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caption: Environmental scientist Armand Lucas on a birdwatching walk in Seattle's Discovery Park. 
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Environmental scientist Armand Lucas on a birdwatching walk in Seattle's Discovery Park.
Credit: KUOW Photo/Deborah Wang

The tale of the Black birders and ruffled feathers on Facebook

When Armand Lucas goes out looking for birds, he doesn’t immediately bring his binoculars to his face.

“I think bird watching is a little bit of a misnomer," he said. "Bird listening is usually what prompts seeing birds. And so I’m always listening for birds way before I am seeing them."

Lucas is an environmental scientist who works for a very large Seattle company. When he moved here from the East Coast about a year and a half ago, he wanted to connect with the local birding community. So he joined a Facebook group called Western Washington Birders, which has more than 10,000 members.

“It’s just a place where people can share photos and come together around a common love, and so it’s nice,” he said.

Lucas is biracial. His dad is Black and his mom is Latina. He says that most of the time when he's out birding, he meets wonderful, friendly people. But every so often, things can get ugly.

“Probably a month ago, I was bird watching and a pickup truck drove by me and yelled the 'N' word at me and then kept driving," he recalled.

Many people got a taste of what life can be like for Black birders when they saw the now-famous video of Christian Cooper's confrontation with Amy Cooper, a white woman, in Central Park. He had asked her to put her dog on a leash. She called the police, telling them that an African-American man was threatening her. The video went viral and she eventually lost her job.

In the aftermath of that event, Black birdwatchers began sharing their experiences more widely.

The South Seattle Emerald, an online community newspaper, interviewed Lucas and Seward Park Audubon Center Director Joey Manson for a story about Black birders—and someone posted it on the Western Washington Birders Facebook page.

But it wasn't there for very long. Administrators of the page took the post down, according to Lucas, along with a handful of other posts that dealt with racism and race.

“It was mostly disappointing, but I wasn’t too surprised,” Lucas said. “The problems we have in our country ... people don’t want to talk about them, they want to ignore them until they become so volatile that we are seeing what we are seeing.”

The administrators of Western Washington Birders did not reply to multiple requests for comment.

W

estern Washington Birders is apparently not the only Facebook group suppressing discussions of race.

Jason Ward is a naturalist and birder who lives in Atlanta. He hosts a documentary series on YouTube called Birds of North America.

After the Christian Cooper incident, Ward helped organize an online series of events called Black Birders Week. Its goal is to promote diversity in birding and to bring the challenges that Black birders face to the forefront.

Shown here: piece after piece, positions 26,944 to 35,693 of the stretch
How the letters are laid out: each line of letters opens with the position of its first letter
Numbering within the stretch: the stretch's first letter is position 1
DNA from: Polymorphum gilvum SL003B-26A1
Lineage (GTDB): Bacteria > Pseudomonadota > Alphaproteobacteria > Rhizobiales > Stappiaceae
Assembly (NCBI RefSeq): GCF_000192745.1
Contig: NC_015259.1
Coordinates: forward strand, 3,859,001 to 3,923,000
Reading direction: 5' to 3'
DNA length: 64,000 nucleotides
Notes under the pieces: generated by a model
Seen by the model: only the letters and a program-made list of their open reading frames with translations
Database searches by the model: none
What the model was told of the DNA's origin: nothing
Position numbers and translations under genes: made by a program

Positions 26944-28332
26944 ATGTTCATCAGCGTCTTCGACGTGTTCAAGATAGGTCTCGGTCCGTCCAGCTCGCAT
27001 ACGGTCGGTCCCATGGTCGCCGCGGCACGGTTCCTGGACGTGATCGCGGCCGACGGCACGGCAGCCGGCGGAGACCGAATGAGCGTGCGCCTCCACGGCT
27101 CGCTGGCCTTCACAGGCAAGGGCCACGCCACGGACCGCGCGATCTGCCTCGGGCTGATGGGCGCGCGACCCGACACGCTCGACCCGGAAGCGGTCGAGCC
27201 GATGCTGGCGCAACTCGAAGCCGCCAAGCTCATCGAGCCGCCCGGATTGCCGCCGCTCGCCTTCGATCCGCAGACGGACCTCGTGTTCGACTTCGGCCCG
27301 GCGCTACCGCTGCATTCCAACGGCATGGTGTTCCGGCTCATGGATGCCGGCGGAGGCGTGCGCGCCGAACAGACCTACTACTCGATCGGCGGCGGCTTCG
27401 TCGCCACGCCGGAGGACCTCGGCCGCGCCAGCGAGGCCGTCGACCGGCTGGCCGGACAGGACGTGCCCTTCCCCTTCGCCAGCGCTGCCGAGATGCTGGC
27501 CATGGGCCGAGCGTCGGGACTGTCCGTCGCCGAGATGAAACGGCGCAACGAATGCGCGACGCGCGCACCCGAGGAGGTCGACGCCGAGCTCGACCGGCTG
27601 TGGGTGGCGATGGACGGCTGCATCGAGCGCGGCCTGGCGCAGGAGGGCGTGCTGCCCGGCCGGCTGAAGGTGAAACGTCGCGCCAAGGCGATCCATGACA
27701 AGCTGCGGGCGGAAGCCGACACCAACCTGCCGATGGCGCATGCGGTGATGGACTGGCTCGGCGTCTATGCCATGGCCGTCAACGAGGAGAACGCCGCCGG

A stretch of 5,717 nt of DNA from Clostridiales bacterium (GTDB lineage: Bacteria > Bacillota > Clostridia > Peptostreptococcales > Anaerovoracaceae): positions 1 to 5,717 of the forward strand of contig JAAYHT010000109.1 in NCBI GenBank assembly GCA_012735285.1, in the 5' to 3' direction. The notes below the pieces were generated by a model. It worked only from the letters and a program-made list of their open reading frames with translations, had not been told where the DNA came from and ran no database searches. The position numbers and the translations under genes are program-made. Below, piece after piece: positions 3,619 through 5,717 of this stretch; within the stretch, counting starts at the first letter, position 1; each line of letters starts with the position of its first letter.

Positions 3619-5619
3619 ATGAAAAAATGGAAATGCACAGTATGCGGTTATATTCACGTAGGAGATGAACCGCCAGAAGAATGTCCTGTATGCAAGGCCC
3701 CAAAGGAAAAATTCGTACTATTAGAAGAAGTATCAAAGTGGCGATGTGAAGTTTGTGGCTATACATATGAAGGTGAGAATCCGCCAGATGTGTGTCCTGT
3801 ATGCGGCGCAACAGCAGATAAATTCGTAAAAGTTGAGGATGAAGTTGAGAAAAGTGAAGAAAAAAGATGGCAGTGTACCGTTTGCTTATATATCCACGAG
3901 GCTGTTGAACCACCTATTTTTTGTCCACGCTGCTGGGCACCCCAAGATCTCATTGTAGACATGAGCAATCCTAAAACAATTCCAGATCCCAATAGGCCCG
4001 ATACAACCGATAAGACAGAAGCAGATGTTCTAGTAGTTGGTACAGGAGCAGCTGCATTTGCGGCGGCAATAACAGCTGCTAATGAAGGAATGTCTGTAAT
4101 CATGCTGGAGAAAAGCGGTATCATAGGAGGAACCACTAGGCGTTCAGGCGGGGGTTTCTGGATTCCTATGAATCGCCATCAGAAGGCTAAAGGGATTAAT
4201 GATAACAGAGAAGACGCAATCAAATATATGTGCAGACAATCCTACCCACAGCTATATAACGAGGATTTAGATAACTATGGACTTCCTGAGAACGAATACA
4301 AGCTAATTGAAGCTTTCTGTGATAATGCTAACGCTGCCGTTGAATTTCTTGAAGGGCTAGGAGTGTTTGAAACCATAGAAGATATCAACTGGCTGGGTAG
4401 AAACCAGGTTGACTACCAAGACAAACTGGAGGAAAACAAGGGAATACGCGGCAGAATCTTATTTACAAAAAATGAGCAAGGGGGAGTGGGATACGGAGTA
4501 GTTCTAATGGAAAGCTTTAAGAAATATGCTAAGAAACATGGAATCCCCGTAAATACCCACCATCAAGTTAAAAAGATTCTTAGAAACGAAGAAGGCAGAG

caption: Jason Ward looking at Northern Gannets in Newfoundland, Canada. Ward is the host of "Birds of North America," a documentary series on YouTube. He says about a dozen birding Facebook groups around the country have been actively squelching conversations about race.
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Jason Ward looking at Northern Gannets in Newfoundland, Canada. Ward is the host of "Birds of North America," a documentary series on YouTube. He says about a dozen birding Facebook groups around the country have been actively squelching conversations about race.
Credit: Photo by Nicholas Lund

As the week unfolded, people around the country began messaging Ward that posts about the events were being deleted from a number of birding Facebook groups.

“Two hundred comments later, we have about 12 total groups give or take that have either suppressed or straight up deleted posts," Ward said.

The groups gave varying explanations for their actions, according to Ward. Some banned the posts because they considered them political. Others said they just wanted to keep their pages focused on bird photos and nothing else.

“You know what I’ve heard a lot: 'This is a place that people come to escape.' Well, that’s beautiful and that’s fine, but that is exercising a certain privilege... because birding for me is something that I love, I am super passionate about it. I don’t get to separate my skin color from that," Ward said.


caption: Michelle and Dave Grimmer in their backyard on Marrowstone Island, Washington. They started the Facebook group Pacific Northwest Birding.
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Michelle and Dave Grimmer in their backyard on Marrowstone Island, Washington. They started the Facebook group Pacific Northwest Birding.
Credit: Lisa Thomas photo

F

acebook groups, even those with thousands of members, are not public forums; they are more like private clubs. They are usually started by individuals who admit members, establish the rules and moderate posts.